Joe Takach

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We live in a world of specialists.

No longer can you only go to your family doctor with a simple medical problem because he merely refers you to a “specialist”.

Go to any established old-time brokerage house and they have “specialists” for everything.  Look at your NFL football teams.  They even have squads called “special teams” for things like kickoffs and punt returns.

I’m sure this list goes on “ad nauseum”, so let me add yet another to this seemingly endless plethora of  “specialists”.  Many successful professional horseplayers are “specialists”.  They gravitate to one or at most two types of races in which they feel they have an edge.  Simplistic examples might be waiting for and isolating the lone frontrunners at sprint distances, or only wagering on turf routes.

The number of  “specialists” are many in horseracing.  I know professionals back East in my old stomping grounds (that stretched from New York to Maryland) who do nothing but bet the 2 year old babies until a crop of  brand new 2 year olds arrive on the scene the following spring.  One of my best friends only plays the turf.  One of his friends only plays 7 furlong races on the dirt for

3 year olds. 

I could go on and on, but you get the drift.  In horseracing, there are innumerable places to specialize.  This even includes wagering.    

Personally, I only bet to win with an occasional dalliance in a daily double if the return is solid, or if I think that I have an unusual “edge” in the 2nd or “blind” half of that double where you don’t get to visually inspect your horse before wagering.

If you’ve never considered “specializing”, let me show you the advantages and disadvantages, because as we all know, nothing is ever carved in stone when it comes to handicapping a race.  And whether you know it or not, you’re already a specialist if there are certain types of races you always play such as maiden races, or 2 year old events, or routes, or sprints------ or whatever.


1-----When you specialize in only 1 or at most 2 areas or types of races, you focus your energies rather than spraying them over innumerable scenarios.

2-----By specializing, you cut down your actual number of bets thus minimizing risk which, in most instances, forces your win % to rise.

3-----Specializing gives you more knowledge and more insights into our ever-changing and complex game in specific areas because you are always paying strict attention to detail.  This focused “attention to detail” could be expanded to other special scenarios.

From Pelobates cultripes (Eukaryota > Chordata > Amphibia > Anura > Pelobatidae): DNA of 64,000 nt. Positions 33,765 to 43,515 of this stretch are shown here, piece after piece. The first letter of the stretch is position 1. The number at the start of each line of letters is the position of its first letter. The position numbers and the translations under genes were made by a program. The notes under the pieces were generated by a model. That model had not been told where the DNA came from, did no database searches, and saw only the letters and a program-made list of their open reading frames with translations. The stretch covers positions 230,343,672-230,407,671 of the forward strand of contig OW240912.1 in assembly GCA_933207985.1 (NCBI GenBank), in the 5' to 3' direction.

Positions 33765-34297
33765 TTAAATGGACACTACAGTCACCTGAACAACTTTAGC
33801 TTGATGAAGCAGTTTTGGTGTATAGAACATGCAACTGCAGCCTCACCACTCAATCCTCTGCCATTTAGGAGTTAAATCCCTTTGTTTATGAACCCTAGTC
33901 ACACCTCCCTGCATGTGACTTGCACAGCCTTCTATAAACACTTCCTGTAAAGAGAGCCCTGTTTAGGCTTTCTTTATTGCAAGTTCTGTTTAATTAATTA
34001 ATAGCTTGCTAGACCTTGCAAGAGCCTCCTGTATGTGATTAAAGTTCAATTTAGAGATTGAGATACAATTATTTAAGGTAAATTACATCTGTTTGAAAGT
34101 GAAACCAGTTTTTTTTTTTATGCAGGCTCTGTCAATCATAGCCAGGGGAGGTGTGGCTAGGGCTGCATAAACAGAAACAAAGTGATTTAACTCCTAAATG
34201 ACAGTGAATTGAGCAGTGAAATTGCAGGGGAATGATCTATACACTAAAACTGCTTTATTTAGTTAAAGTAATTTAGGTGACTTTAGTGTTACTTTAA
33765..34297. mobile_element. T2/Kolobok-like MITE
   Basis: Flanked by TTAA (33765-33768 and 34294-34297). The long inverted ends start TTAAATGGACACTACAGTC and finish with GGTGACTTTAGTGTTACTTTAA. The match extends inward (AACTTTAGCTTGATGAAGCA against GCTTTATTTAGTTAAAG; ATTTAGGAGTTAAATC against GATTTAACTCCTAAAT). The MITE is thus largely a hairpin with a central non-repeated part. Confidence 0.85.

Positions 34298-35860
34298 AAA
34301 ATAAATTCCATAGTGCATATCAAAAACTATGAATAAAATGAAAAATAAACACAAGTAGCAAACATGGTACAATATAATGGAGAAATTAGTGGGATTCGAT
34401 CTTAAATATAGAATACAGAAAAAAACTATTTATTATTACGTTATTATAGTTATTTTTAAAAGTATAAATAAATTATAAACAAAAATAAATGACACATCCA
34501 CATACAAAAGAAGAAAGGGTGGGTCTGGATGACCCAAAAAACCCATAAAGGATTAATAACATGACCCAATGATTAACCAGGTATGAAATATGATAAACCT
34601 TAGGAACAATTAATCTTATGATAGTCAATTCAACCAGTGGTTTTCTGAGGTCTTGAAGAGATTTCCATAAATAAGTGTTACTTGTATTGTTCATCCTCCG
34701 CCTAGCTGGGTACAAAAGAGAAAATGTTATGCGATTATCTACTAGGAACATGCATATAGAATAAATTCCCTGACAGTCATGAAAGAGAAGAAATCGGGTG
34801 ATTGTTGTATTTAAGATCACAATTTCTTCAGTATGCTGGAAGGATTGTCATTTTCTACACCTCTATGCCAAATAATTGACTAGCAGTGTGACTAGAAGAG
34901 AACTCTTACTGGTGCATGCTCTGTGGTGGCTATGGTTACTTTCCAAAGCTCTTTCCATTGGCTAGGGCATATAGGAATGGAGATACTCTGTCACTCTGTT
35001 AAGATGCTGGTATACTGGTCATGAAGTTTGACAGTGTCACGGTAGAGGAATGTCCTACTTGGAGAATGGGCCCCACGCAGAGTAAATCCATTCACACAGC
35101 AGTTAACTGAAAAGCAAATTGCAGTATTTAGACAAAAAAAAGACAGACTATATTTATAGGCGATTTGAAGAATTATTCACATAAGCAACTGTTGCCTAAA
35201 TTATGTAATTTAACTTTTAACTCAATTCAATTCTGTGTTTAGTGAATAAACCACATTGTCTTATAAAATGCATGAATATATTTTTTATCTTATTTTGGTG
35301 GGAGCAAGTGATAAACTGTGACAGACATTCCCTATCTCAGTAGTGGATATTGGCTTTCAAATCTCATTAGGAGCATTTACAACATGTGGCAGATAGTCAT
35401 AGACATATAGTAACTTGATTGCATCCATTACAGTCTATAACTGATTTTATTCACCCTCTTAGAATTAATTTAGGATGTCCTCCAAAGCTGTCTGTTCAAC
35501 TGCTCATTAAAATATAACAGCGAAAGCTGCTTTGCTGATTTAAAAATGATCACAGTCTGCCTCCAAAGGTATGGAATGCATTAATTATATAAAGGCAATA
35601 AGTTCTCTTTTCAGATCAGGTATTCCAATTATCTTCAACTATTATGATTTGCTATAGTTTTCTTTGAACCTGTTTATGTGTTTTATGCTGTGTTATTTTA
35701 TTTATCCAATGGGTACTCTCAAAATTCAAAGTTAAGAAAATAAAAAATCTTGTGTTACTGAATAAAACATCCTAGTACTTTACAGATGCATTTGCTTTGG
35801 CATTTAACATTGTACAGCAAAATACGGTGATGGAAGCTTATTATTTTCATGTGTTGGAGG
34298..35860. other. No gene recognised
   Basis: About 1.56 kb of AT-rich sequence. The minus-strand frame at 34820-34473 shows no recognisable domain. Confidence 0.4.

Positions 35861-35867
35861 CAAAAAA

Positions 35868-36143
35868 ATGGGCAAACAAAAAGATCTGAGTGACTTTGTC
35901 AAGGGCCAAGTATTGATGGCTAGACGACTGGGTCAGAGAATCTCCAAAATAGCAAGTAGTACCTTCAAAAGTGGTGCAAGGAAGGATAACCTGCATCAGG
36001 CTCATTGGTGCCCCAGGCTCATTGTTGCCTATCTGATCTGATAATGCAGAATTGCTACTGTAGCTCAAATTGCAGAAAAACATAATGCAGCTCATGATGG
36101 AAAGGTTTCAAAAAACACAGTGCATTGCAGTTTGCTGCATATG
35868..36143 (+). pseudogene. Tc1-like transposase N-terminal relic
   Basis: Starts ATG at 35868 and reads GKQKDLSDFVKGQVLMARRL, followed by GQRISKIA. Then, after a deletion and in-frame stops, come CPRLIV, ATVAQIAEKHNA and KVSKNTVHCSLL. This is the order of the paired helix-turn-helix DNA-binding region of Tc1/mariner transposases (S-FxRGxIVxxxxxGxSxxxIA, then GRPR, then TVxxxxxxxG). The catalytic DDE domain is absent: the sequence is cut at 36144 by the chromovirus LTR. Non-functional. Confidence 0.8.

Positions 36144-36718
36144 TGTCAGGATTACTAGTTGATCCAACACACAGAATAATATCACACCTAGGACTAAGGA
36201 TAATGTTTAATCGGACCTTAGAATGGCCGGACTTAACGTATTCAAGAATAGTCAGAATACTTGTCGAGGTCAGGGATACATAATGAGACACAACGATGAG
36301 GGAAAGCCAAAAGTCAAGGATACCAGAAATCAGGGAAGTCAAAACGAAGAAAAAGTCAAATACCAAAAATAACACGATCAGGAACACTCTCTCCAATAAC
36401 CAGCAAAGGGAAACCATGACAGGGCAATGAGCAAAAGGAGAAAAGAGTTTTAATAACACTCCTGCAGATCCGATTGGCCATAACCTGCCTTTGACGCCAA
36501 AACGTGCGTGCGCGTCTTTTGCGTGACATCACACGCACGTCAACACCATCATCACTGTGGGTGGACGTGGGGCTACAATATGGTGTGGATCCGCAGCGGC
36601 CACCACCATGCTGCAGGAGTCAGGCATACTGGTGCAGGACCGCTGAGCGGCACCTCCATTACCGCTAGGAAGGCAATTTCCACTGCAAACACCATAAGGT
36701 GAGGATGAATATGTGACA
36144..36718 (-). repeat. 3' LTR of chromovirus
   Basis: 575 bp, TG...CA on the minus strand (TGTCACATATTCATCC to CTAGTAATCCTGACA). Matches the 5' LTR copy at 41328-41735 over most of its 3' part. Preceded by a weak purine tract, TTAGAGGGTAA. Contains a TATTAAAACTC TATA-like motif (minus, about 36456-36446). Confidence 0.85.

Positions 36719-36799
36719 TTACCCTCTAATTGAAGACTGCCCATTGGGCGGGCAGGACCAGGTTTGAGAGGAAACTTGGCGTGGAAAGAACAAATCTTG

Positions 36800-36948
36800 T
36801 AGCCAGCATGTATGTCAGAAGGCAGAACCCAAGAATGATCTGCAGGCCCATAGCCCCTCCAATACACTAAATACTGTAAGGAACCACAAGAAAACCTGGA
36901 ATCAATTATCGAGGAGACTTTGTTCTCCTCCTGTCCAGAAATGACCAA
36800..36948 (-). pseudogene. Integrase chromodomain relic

4-----Specializing acts as a “de-stresser” for your overall psyche.  Your emotions don’t rise and fall 9 times a day in varied scenarios bending you like a soft pretzel----regardless of whether or not you win or lose!  A relaxed player who “picks his spots” carefully simply makes better wagering decisions than an emotionally stressed punter.

5-----Specializing in certain races with specialized betting procedures usually offers maximum return on the wagered dollar.  All professionals and most “specialists” have a disciplined wagering system in place and any wager made on any given day is merely another selection in a long series of wagers that began some time ago and as yet, hasn’t completed itself.  Specialists don’t live in day-tight compartments, living and dying on what they did yesterday.  They have a much bigger picture and tend to think in terms of how they are doing for the entire meet or for this specific year, rather than just this afternoon or this week.


1-----You can miss “golden” betting opportunities in races where you don’t or aren’t allowed to dabble.

2-----Specializing requires intense focus which can often destroy your overall view of the game and how you got to be where you are, if in fact you are anywhere.

3-----Specializing often locks you into unchanging scenarios while wagering in a constantly changing game.  Somewhere down the line, your knowledge becomes “common tender” and winning mutuel prices plummet.  Put another way, if you live in a tunnel, ever-changing handicapping factors such as physicality, running profiles, running biases, trainer and jockey profiles, major negative equipment changes (barshoes, blowouts, stops etc.), advances in training methods, feed supplements, useful megavitamins, new-age treatments such as acupuncture, legal and illegal drugging and a host of other real but fleeting factors can easily escape your narrow focus. 

4-----Specializing can turn to laziness because it frees up your time, allowing you to lead a more “normal life” rather than working 16 hours a day to stay ahead of your betting competition.

5-----Specializing though very profitable if done exactly correctly, is very boring, very mundane, and very unpalatable for most who crave “action”.

As you can see, there is much merit to both specializing and not specializing, so let me offer a workable compromise that has served me well over my 40 year career.

Personally, I love turf racing and it’s the closest I come to being a true “specialist”.  I’ve been a student of turf breeding since I was a kid in the early 60’s.  I realized years ago that most punters know very little about turf breeding and are overly intimidated by the grass.  They handicap the turf the same way they do the dirt, which is one of the fastest ways to erode your bankroll in short order. 

Although I prefer the grass 11 out of 10 times, if I think that I have a good “spot” on the dirt, I won’t hesitate to unload with both hands! 

Is “specializing” for you? 

That’s your call! 



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